BirdTrax: Latest Sightings

Andrew Dobson and Jennifer Gray

The first ever sighting of Bohemian Waxwings Bombycilla garrulous was at “Brannel”, #15 Dock Hill, Devonshire on December 29th 2001 when Michelle and Rebecca Conklin spotted three lovely little birds just above their heads as they played on their new Christmas trampoline. The birds were “fluffed up” like little butterballs on the branches of the trimmed casuarina trees on the Dock Hill side of the property. They pointed them out to their mother, Jennifer Gray, who phoned Andrew Dobson that evening discussing what they might be – “perhaps Bohemian Waxwings”. The following morning, the three birds, now sleek and more active, spent much of the time high in the branches of a bare Pride of India tree, taking swift trips down to the birdbath below to drink. Their soft trills or “bleating” calls could be heard clear across the property as they chatted from their high sunny perch. Andrew Dobson arrived to see the birds and confirmed them to be Bohemian Waxwings, the first ever to have been recorded in Bermuda. (The similar Cedar Waxwings Bombycilla cedrorum are regular migrants and winter visitors to Bermuda). Other keen birders were called but the birds had already flown off before anyone else arrived. On the morning of December 31st there were only ever two birds present, but they were enjoyed by a number of visitors. In the late afternoon Jennifer was surprised to find five Bohemian Waxwings in the Pride of India tree. Amazingly, Andrew and his family had found the same five waxwings feeding on Mexican Pepper berries about a mile away on the Railway Trail and watched them fly back towards “Brannel”. The birds were last seen on January 6th and heard calling on January 7th. Bohemian Waxwings breed in Alaska and western Canada. In the winter they can stray as far east as New England with the odd vagrant as far south as Virginia. Their roaming lifestyle has earned them their “Bohemian” name. They are readily distinguished from Cedar Waxwings by their grey underparts (not yellowish), rufous undertail and yellow tips on outer web of primaries. The name “waxwing” is the result of drop-like, red waxy appendages on the end of the secondaries.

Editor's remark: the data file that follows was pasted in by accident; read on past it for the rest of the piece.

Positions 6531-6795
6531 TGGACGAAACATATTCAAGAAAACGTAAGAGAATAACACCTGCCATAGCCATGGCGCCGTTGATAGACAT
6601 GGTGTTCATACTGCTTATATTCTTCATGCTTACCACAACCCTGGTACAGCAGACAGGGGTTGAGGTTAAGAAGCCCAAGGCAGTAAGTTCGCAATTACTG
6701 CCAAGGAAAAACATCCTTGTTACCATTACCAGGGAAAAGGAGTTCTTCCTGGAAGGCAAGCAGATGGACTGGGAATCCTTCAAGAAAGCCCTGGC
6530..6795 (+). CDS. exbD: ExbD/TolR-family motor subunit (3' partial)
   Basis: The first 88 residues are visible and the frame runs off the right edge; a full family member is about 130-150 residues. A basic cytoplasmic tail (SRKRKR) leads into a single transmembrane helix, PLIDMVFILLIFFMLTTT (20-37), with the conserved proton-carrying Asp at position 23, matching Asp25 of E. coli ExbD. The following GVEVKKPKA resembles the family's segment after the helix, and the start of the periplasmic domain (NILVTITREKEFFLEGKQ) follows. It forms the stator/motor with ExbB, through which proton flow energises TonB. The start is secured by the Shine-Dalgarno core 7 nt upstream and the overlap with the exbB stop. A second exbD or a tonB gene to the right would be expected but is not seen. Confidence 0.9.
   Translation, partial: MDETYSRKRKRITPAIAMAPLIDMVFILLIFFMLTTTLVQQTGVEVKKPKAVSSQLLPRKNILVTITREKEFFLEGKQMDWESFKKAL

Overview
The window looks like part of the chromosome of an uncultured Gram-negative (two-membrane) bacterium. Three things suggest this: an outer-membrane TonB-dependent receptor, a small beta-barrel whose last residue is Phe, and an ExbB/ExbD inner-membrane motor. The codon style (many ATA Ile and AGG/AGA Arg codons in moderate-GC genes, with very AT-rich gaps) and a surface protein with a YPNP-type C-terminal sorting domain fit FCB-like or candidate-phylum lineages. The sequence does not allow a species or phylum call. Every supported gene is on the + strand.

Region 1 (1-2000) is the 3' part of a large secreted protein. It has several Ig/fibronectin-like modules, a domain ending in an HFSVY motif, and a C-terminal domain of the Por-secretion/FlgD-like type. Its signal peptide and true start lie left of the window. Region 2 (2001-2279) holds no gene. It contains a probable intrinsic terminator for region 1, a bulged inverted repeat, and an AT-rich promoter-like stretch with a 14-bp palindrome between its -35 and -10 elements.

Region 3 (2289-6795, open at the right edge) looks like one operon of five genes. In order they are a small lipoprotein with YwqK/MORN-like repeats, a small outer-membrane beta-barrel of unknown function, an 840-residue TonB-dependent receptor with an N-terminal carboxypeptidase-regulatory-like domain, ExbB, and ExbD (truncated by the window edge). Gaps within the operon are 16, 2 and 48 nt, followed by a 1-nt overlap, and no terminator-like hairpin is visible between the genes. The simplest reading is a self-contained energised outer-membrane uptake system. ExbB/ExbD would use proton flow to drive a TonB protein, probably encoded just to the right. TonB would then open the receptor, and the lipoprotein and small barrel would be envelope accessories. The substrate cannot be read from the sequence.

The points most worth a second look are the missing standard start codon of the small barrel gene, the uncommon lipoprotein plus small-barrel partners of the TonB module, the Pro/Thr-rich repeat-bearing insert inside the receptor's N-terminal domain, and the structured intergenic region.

Longtail in flight Bermuda


View more
Bluebird in flight, worm in mouth, bluebird box


View more
Cahow in flight Bermuda


View more
Cockroach Island Bermuda, Audubon Nature Reserve Bermuda

Audubon Nature Reserves

View more
BHS building Bluebird boxes

Environmental Issues

View more
Kids' Activities

Kids' Activities

View more

Friends & Sponsors

Please share this page:


Photos courtesy of Andrew Dobson, Paul Watson, Chris Burville, Ras Mykkal, Jennifer Gray, Rosalind Wingate, Rick Slaughter and others.

Get in Touch!

Telephone: (441) 238-8628



The Bermuda Audubon Society
P.O. Box HM 1328
Hamilton HM FX